As featured in the spring edition of Boulder County Kids

Curiosity is the desire to learn or know more about something. It can be a casual interest in
something new, or it can develop into an intense quest for knowledge or insight about
something more specific. Whatever form it takes, curiosity is an amazing human quality that
keeps us eager to learn. As adults, we know that curiosity enables us to work longer and harder and to retain the information we gather because we are personally interested. When you want to know more about something, whether it is science, crafts, or a hobby, you can study or practice it for long periods of time often without fatigue. Things learned out of curiosity also have a tendency to stay with us longer because our interest creates a space or place in our brain where the new information resides. The same is true with children.

Children are naturally curious. When they are young, everything is new and exciting. Their
sense of wonder should inspire us to look at the world with fresh eyes. The greatest gift we can give children to foster and nourish their sense of curiosity is the gift of time. Slowing down to see what happens when you touch a frost covered leaf or watch birds fly overhead helps children develop an awareness and sensitivity about what is going on around them. This awareness will lead to an even greater curiosity and lots of questions, especially as children get older and become more verbal. Slowing down also helps children develop their focus and attention span. When it comes to fostering curiosity, it is very often necessary to slow things down and give kids extra time to experience and explore their surroundings.

As children develop language, curiosity is often expressed in the form of questions. These
questions are a mental wondering that will arise out of their observations and experiences. The good news is that you don’t have to have all the answers. Actually, it is best if you don’t share all the answers you have! George Lowenstein, an American educator and economist at Carnegie Mellon University, developed the concept of Gap Theory. This idea simply states that when there is a gap in our knowledge, a space between what we know and what we want to know, it is like an itch that we must scratch. By wondering with your child, you communicate that you are not the holder or keeper of all information and knowledge, and, more importantly, that there is information out there that they can learn and discover as a result of their own effort. And that is how life-long learners are born!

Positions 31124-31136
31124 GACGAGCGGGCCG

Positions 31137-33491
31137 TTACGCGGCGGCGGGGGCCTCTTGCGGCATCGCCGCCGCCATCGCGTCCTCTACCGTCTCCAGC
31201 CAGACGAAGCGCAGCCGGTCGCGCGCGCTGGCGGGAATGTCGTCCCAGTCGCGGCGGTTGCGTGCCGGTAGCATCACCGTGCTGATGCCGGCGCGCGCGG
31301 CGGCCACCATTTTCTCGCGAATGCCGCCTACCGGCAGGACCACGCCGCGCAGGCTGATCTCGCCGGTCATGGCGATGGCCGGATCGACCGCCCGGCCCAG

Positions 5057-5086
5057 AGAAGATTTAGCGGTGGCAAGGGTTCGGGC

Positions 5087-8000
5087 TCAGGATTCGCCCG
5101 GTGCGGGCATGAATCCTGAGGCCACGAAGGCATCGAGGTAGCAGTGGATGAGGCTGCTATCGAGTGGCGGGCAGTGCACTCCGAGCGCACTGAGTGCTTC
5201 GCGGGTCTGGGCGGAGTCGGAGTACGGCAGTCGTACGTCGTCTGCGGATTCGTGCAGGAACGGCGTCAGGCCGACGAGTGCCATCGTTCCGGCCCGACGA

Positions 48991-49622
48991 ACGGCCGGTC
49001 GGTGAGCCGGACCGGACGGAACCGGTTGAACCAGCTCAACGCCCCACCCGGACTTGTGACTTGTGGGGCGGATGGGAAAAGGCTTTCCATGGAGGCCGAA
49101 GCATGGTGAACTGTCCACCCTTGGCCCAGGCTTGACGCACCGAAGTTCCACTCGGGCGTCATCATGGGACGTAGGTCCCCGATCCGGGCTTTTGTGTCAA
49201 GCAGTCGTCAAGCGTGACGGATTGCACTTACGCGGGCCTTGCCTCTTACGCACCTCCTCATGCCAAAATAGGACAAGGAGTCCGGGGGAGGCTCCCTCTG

Another powerful way to inspire and encourage curiosity is to practice it yourself. Wondering with your child, modeling how you might find information to answer a question, or just sharing things you discover all help create an environment and culture that promotes curiosity, and who knows, you might just learn something along the way! Simply look for ways every day to foster a sense of curiosity in your child and watch them grow and become life-long learners.

Curiosity: The Key to Lifelong Learning

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Mountain Shadows Montessori School offers AMI programs for students 12 months to 12 years old.


...So, what is AMI?

Association Montessori Internationale

AMI is the organization that is tasked with the responsibility of maintaining the integrity of Maria Montessori's legacy. Mountain Shadows and AMI share a mission to support children's natural development and to help them become the transformative force of society.

This comes with a commitment to a standard of excellence, defined by...

01

Rigorous and extensive training

including the study of child development and a deep understanding of the Montessori materials to assist the teacher in creating the environment necessary for this work.

02

Three-year age ranges

within each classroom that allow children to work at their own pace and level of development.

03

Extended work time,

including a three hour uninterrupted work cycle.

04

Upholding international standards

through expert consultation every three years and regular and ongoing study of pedagogy and practice.

For your child, this means...

Curiosity

Whether it's digging in the dirt or discovering the universe.

Confidence

Whether it's speaking your mind or learning to speak up.

Creativity

Whether it's composing a song or coming up with a big idea.

Respect

Whether it's for ourselves or for others.

Energy

Whether it's work or play.

Critical Thinking

Whether it's studying science or solving a problem.

Responsibility

Whether it's doing your part or doing what's right.

Independence

Whether it's planning your day or preparing your own lunch.

Collaboration

Whether it's deciding together or sharing the work.

Community

Whether it's supporting your friends or saving the planet.

This is what Mountain Shadows means for your child.